The Canberra Times of 14 April, 1981 also reported on the conclusion of the trial of the offender, Berwyn Rees.
“FIREARMS OBSESSION – MAN SENTENCED FOR 1977, 1980 KILLINGS
SYDNEY: A man was sent to a jail for life in the Central Criminal Court in Sydney yesterday for murders in 1977 and last year.
Mr Berwyn Rees, 31, unemployed, of Ponderosa Caravan Park, Raymond Terrace, near Newcastle, pleaded guilty.
Two men were shot dead in a Bondi Junction gun shop on August 4, 1977, and a policeman was shot dead at Mount Sugarloaf, near Newcastle, on November 24, 1980. Mr Rees also pleaded guilty to having maliciously wounded a policeman at Beresfield on November 24, 1980, with intent to avoid apprehension.
“Police said Mr Rees had used a .38 special Smith and Wesson revolver he had stolen from the gun shop to murder Sergeant Keith Alfred Haydon. The men killed in 1977 were Mr Raymond James, 26, the gun shop proprietor, and Mr Christopher Greenfield, 26, a customer.
Mr Justice Begg said the evidence revealed “wanton and merciless killings“.
The law in NSW permitted only one sentence to be passed on murder charges and Mr Rees was sentenced to life imprisonment on each and 10 years‘ jail for the malicious wounding of Constable Alexander Pietruszka.
Mr Justice Begg told Mr Rees that it appeared that he had “an obsession with firearms since you were a small child”, and that “you have lived a somewhat lonely and solitary life”. The case pointed to the free use of firearms and the question of whether their availability should be restricted.
“Detective Sergeant J. F. Elsworthy ( Regd # 9114 ) told the court that on the morning of November 24 Mr Rees had gone to a remote place near Mount Sugarloaf with five handguns, a quantity of ammunition and the Smith and Wesson. Over three years he had visited the spot about once a month to try out guns shooting at cans.
Sergeant Haydon had blocked a car driven by Mr Rees and Mr Rees had admitted he had been shooting in the area. Mr Rees had shot Sergeant Haydon three times in the body. He had gone to move the police vehicle but Sergeant Haydon had taken the keys from the ignition, and he had returned to Sergeant Haydon and seen that he was moving. He had then shot him in the back of the head.
The same day Mr Rees had been apprehended by Constable Pietruszka and other police at Beresfield. Constable Pietruszka had approached Mr Rees’s car and shortly afterward had been shot in the stomach.
“Detective Sergeant J. McGregor said that after the gun shop robbery and murders Mr Rees had taken away a quantity of guns and ammunition. He had taken the weapons and ammunition home and a week later taken them to his secluded spot, near where he was arrested on November 24, and for the next three years practised firing weapons.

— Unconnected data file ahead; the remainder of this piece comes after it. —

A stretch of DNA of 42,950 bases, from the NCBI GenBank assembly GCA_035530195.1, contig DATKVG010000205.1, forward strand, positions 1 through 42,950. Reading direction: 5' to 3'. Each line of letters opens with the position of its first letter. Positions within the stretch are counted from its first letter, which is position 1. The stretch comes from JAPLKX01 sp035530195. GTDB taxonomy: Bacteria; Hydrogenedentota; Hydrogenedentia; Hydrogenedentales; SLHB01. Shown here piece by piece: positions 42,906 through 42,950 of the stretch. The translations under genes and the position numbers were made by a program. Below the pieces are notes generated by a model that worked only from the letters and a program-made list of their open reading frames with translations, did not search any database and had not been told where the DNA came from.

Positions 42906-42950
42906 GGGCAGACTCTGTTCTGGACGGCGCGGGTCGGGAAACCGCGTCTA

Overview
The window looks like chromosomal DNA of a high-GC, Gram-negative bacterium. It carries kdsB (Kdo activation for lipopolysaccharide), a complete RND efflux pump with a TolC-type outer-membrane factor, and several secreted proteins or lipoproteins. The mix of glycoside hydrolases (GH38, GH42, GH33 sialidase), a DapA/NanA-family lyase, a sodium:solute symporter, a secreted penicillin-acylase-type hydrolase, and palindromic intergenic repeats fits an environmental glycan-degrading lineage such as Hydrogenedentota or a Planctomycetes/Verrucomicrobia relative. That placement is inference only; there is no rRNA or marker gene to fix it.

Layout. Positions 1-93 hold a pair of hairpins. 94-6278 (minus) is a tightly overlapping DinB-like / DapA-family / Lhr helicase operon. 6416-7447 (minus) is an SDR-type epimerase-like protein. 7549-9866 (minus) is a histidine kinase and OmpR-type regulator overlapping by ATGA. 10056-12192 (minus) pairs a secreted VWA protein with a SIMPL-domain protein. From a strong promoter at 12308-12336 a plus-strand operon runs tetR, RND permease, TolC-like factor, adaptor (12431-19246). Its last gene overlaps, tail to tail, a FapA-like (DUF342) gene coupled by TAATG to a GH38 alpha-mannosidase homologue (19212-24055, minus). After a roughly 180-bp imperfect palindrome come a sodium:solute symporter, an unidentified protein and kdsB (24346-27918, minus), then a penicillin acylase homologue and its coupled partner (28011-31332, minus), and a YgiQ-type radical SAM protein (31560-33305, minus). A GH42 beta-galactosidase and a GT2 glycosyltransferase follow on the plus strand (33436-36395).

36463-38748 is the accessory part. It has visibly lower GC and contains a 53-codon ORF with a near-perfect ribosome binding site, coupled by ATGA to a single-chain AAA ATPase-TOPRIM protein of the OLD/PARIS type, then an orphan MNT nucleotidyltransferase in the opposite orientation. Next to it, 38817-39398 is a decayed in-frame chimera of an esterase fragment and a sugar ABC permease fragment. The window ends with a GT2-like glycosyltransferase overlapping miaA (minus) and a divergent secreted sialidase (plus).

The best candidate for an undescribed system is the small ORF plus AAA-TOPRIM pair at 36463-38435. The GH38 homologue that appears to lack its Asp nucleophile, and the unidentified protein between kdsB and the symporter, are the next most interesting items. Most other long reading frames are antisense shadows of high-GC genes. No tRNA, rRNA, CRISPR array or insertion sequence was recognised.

“Giving evidence in a claim for compensation under the Criminal Injuries Compensation Act, Constable Pietruszka said his wounding had contributed to the break-up of his marriage. Some weeks after the incident his wife had told him she wanted him to leave the police force, and when he had disagreed she had left him.
Mrs C. A. Haydon, the widow of Sergeant Haydon, also applied for compensation for herself and three children. Mr Justice Begg adjourned both applications.”
Sergeant Haydon was born in 1943 and joined the New South Wales Police Force on 24 February, 1964.
At the time of his death he was stationed at West Wallsend.
Kevin Banister Extract from an environmental report dated 2012.
“The only location carrying a distinctive historical cultural significance was located just outside the study area close to Mount Sugarloaf at an area locally known as Summit Point.
Summit Point Access Trail runs off Sugarloaf Range Road.
Newcastle City Command welcomed Peter Haydon who intends to participate in the police remembrance ride, proudly supporting NSW Police Legacy. Peter is the son of Sergeant Keith Haydon who was stationed at West Wallsend Police Station and tragically murdered at Mount Sugar Loaf, whilst on duty on 24 November 1980. Peter was only 14 years at the time of his father’s passing.
On behalf of Superintendent John Gralton, Senior Sergeant Craig Thompson, who is also a legatee, proudly presented Peter with a cash donation made by Newcastle City staff. Senior Sergeant Thompson is the son of Senior Constable Allan Thompson who was Stationed at Cessnock Police Station when tragically killed in a motor vehicle accident, 40 years ago on the 3rd May 1977. Those donations include a full cash tin which Crime Prevention Officer, Senior Constable Mark Bird had been personally contributing to over the past years – which now finds its way to the intended cause.